This article is only available in the PDF format. Download the PDF to view the article, as well as its associated figures and tables.
Hernia of the bladder through the inguinal canal, while rare, is a condition that must be borne in mind when operating on any hernia, either femoral or inguinal. Failure to recognize this rarity has led to disastrous results. Cooley, in Keen's "System of Surgery," says that but three cases of hernia of the bladder were encountered in a series of over 1,900 cases of hernia in patients operated on at the Hospital for Ruptured and Crippled.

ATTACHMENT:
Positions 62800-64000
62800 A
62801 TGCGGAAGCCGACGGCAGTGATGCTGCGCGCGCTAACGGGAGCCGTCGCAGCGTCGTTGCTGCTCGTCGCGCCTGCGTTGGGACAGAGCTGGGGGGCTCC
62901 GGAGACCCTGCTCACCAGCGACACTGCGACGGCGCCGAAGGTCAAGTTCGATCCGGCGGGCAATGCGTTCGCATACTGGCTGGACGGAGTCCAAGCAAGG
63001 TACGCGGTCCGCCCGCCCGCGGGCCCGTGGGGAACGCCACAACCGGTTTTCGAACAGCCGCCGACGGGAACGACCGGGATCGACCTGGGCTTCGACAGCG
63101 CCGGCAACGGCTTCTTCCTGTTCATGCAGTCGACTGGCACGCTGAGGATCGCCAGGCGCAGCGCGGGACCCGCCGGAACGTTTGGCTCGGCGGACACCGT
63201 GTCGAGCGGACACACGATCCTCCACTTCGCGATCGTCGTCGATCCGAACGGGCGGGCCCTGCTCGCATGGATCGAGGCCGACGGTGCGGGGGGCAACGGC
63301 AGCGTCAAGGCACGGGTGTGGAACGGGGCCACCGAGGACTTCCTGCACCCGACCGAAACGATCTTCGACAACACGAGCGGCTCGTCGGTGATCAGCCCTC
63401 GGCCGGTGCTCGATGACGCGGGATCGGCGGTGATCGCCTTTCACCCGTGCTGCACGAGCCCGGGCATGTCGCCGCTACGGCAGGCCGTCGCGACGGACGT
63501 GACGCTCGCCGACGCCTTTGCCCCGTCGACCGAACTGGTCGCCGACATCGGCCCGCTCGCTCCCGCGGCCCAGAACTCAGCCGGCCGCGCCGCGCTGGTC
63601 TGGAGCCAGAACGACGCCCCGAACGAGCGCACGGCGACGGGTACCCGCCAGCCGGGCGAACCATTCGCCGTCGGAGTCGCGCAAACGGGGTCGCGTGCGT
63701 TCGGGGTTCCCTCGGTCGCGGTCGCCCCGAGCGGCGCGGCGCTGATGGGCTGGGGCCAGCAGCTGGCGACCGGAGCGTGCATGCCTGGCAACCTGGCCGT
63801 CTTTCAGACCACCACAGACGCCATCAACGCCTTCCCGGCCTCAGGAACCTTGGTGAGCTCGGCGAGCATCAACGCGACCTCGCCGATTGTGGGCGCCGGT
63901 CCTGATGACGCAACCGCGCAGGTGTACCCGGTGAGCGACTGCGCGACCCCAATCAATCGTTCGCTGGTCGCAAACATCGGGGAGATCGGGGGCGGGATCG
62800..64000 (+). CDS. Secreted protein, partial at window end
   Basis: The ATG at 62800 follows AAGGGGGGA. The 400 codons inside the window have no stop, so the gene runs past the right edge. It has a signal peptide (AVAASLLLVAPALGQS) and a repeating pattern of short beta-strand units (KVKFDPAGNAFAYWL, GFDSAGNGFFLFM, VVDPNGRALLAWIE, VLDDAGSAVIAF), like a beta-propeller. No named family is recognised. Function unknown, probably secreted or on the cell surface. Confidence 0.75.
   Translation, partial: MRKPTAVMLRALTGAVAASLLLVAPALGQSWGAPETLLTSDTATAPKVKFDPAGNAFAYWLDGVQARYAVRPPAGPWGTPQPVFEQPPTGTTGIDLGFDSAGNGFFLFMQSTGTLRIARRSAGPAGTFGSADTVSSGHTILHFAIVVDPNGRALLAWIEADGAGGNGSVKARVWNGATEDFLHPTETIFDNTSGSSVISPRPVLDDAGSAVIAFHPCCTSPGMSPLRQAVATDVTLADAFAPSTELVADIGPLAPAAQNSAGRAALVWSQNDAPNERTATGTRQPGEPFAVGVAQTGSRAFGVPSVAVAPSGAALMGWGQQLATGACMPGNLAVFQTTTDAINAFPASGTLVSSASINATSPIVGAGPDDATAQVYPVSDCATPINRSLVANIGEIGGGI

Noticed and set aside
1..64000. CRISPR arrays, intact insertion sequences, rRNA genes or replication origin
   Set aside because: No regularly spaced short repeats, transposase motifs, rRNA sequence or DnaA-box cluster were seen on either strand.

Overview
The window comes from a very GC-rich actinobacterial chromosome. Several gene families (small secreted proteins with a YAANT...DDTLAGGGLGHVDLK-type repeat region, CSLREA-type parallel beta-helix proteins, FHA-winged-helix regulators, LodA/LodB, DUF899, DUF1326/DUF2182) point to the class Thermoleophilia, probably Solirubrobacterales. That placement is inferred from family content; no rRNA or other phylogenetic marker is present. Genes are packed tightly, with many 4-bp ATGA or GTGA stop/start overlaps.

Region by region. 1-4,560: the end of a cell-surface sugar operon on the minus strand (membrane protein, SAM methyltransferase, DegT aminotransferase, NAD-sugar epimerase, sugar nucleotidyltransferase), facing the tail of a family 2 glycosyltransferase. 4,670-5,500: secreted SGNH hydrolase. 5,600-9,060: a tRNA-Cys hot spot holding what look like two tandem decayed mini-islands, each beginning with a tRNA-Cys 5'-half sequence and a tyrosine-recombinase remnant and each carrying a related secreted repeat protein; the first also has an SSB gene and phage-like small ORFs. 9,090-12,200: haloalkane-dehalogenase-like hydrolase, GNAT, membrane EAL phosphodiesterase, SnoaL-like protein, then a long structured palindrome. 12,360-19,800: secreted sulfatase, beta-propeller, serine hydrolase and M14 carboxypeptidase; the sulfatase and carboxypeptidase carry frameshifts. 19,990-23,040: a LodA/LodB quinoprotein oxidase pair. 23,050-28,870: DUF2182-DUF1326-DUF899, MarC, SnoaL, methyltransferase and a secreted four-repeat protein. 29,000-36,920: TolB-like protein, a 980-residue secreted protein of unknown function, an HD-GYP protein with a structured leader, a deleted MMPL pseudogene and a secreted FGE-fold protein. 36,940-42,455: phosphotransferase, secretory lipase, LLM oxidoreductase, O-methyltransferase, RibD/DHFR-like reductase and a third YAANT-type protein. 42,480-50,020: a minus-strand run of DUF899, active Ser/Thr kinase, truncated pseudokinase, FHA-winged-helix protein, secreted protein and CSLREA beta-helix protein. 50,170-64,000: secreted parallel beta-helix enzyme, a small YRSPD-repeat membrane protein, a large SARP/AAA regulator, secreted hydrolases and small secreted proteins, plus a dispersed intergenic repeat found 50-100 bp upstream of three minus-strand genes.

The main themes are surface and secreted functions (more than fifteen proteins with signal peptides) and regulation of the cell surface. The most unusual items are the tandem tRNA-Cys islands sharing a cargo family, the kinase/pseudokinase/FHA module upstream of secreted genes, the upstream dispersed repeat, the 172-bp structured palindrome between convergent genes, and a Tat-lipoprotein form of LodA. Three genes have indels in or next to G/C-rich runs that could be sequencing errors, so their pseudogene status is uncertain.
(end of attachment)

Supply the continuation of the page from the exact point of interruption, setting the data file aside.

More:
—Miss H., aged 20, first noticed a small bunch in the right inguinal region last April. This did not disappear and was painful at times, but she continued teaching school. The mass felt like a fatty growth. At times it was thought that an impulse on coughing could be felt and at other examinations no impulse on coughing could be detected
RANDALL HE. INGUINAL HERNIA OF THE BLADDER. JAMA. 1909;LIII(8):633. doi:10.1001/jama.1909.92550080032003c
Customize your JAMA Network experience by selecting one or more topics from the list below.